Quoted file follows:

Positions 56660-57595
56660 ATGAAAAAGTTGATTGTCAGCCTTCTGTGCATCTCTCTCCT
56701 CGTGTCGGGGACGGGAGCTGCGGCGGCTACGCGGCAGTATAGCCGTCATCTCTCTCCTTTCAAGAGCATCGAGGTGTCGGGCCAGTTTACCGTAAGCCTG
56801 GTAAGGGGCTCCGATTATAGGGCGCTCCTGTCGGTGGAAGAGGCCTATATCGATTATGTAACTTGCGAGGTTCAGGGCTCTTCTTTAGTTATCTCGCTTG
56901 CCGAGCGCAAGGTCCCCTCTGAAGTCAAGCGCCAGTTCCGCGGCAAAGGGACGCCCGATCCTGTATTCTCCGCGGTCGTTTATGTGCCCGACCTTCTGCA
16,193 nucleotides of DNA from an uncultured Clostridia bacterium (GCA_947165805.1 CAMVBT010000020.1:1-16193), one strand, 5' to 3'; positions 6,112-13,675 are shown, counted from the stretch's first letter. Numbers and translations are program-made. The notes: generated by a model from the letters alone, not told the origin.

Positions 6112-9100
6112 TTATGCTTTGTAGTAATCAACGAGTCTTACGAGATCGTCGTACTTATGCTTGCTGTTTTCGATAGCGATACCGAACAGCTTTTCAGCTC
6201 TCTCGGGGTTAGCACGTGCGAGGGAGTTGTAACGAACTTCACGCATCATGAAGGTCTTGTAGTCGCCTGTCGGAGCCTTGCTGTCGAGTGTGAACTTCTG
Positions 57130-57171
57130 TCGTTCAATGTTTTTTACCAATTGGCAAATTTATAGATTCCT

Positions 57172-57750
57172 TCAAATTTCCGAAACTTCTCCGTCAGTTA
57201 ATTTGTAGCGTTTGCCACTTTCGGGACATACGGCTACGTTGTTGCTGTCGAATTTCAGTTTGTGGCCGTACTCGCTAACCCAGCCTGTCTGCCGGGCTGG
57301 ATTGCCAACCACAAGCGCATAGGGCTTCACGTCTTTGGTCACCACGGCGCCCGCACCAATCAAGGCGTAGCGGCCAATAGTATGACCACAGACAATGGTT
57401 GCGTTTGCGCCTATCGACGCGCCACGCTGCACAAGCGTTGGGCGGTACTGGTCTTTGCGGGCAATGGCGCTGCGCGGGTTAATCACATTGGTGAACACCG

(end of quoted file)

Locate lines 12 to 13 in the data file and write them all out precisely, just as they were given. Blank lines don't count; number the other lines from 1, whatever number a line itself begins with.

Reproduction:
Positions 57172-57750
57172 TCAAATTTCCGAAACTTCTCCGTCAGTTA